The Supreme Court has further elucidated its opinion since the holding in Chaplinsky, which has long given rise to criticism from scholars.5 In a 2003 case, Virginia v. Black, the court described fighting words as “those statements where the speaker means to communicate a serious expression of an intent to commit an act of unlawful violence to a particular individual or group of individuals.”6 The court interpreted “intimidation”—in the sense of expression not protected by the First Amendment—as a “type of true threat, where a speaker directs a threat to a person or group of persons with the intent of placing the victim in fear of bodily harm or death.”7 While the notion of a “true threat” might fail the Supreme Court’s reasoning if tested again today, the “fighting words” doctrine remains good law in the United States.
I begin the discussion of hate speech with these key “fighting words” cases to draw attention to the fact that not all “hate speech” is protected speech, even under the U.S. Constitution. This subtlety is important in the context of assessing the degree to which campus administrators might restrict hate speech in a manner that is still in keeping with the First Amendment.
On campuses, administrators must navigate complicated legal waters when it comes to hateful speech. For instance, in Massachusetts, a state law requires educational institutions to regulate hazing, harassment, and bullying.8 Gender and racial harassment, too, can violate both state and federal law. And in many places, administrators strive to meet another standard: ensuring that students benefit from an environment in which they can focus on learning, free from harassing speech. The hard question for administrators is how to strike an appropriate balance between protected speech that is necessary for a genuine exploration of ideas in the context of one’s education and hate speech that diminishes students’ ability to learn.
On campuses today, hate speech tops the list of the most intractable topics related to free speech and diversity. Hate speech cases are hard in large measure because they inevitably give rise to high emotion. Those who use hate speech often seek to press the limits of free expression purposely. Just as children test the limits that their parents set, those who express themselves through hateful words and actions are often testing the boundaries of what they can get away with.
This testing is not without consequence—particularly in the close confines of a learning community. The effects of hateful speech are often felt overwhelmingly by those in the minority on campuses. In other cases, hate speech targets female students and staff who may be in the majority on some campuses but who have historically been marginalized. Much of the time, those affected have done nothing to prompt the harmful speech—they are just minding their own business, trying to get an education. Hate speech is, at the very least, an unwanted distraction to the students, faculty, and staff at whom it is directed.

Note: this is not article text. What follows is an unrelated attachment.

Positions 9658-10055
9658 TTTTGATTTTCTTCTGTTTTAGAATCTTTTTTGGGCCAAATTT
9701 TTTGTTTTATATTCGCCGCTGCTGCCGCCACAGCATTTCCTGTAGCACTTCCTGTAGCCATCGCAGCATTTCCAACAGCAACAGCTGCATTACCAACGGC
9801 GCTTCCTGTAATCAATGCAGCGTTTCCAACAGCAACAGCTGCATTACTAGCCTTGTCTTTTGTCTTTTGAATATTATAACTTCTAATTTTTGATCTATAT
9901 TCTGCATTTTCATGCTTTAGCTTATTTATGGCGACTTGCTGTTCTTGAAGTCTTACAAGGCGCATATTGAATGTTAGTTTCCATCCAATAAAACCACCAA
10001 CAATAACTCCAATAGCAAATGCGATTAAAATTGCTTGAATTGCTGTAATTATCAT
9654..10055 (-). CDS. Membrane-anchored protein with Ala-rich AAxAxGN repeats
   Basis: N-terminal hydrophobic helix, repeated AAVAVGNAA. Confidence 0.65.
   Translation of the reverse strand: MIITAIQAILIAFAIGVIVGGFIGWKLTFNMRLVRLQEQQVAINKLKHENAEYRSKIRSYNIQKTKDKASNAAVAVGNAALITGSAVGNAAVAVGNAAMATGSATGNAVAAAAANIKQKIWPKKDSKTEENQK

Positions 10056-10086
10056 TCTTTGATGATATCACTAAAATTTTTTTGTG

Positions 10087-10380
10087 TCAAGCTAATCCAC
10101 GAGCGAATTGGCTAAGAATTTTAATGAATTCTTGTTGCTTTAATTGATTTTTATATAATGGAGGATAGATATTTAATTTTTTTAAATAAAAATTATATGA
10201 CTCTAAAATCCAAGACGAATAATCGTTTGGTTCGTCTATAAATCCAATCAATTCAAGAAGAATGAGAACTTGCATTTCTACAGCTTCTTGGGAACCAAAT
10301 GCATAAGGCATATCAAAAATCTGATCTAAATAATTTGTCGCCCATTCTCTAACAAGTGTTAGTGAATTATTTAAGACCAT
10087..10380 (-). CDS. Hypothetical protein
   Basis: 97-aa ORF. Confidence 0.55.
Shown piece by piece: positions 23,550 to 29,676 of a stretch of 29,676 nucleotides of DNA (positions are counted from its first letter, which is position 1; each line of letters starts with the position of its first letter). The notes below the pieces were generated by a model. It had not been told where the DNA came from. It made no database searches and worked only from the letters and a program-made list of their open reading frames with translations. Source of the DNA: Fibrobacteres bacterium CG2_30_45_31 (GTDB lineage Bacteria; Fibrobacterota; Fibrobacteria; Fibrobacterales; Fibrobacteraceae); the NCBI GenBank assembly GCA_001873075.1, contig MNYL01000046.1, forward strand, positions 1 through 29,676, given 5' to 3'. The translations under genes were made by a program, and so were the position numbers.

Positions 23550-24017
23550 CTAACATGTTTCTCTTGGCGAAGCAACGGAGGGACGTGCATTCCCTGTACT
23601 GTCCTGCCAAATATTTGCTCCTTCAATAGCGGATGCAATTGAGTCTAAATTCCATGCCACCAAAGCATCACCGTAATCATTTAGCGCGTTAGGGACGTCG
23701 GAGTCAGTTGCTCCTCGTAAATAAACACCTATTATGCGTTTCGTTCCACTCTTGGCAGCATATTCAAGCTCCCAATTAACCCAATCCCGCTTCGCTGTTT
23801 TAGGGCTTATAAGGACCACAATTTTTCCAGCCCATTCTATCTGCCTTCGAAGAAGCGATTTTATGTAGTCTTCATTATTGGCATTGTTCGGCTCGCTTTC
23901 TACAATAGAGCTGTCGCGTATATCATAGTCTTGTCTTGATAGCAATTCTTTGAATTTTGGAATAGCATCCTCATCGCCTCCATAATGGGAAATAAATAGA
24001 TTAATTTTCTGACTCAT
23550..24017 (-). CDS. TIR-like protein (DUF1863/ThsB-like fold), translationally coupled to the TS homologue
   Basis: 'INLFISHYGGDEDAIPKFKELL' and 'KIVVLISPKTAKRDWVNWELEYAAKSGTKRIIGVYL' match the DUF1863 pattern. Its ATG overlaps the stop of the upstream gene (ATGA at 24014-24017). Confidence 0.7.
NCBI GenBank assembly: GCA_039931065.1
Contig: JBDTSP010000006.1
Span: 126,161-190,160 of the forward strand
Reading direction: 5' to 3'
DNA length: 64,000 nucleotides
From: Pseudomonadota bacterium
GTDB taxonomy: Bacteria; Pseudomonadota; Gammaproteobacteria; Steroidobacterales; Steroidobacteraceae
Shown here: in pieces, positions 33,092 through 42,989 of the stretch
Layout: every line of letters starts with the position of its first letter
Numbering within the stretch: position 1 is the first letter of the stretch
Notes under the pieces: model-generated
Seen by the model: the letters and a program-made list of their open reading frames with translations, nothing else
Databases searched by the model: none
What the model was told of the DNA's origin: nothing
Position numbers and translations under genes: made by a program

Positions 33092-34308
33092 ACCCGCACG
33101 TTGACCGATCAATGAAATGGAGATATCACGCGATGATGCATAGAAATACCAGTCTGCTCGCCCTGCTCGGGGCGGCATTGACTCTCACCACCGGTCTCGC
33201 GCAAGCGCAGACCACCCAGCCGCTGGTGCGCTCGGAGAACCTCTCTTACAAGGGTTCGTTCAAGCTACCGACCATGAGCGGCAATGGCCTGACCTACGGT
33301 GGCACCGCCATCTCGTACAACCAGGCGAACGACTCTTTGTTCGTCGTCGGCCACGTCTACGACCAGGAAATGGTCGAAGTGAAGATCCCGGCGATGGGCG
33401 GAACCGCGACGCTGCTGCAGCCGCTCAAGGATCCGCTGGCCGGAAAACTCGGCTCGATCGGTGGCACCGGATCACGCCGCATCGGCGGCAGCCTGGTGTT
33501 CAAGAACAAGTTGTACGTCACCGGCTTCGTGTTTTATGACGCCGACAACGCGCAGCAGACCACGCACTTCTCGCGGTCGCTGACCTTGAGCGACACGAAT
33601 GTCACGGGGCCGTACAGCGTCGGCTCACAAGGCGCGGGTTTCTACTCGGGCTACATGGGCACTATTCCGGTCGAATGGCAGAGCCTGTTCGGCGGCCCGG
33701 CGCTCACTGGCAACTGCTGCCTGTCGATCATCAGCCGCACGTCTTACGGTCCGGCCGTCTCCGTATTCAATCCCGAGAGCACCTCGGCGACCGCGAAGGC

Hate speech can cause real psychological harm. The inequity of hateful speech being disproportionately borne by some members of society lies at the core of the argument made by social justice advocates that campuses should have stronger speech codes, including rules that curtail hateful speech. The sharpest limit of tolerance theory—and of strong free speech rights in the context of hate speech—is that most often the burden of tolerating hate falls unevenly on those who feel marginalized for one reason or another.
Laws oriented toward educational institutions often acknowledge this problem of disproportionate harm to marginalized individuals in a community. For instance, the Massachusetts statute that regulates hazing, harassment, and bullying notes:
Each [school antibullying] plan shall recognize that certain students may be more vulnerable to becoming a target of bullying or harassment based on actual or perceived differentiating characteristics, including race, color, religion, ancestry, national origin, sex, socioeconomic status, homelessness, academic status, gender identity or expression, physical appearance, pregnant or parenting status, sexual orientation, mental, physical, developmental or sensory disability or by association with a person who has or is perceived to have 1 or more of these characteristics. The plan shall include the specific steps that each school district, charter school, non-public school, approved private day or residential school and collaborative school shall take to support vulnerable students and to provide all students with the skills, knowledge and strategies needed to prevent or respond to bullying or harassment.9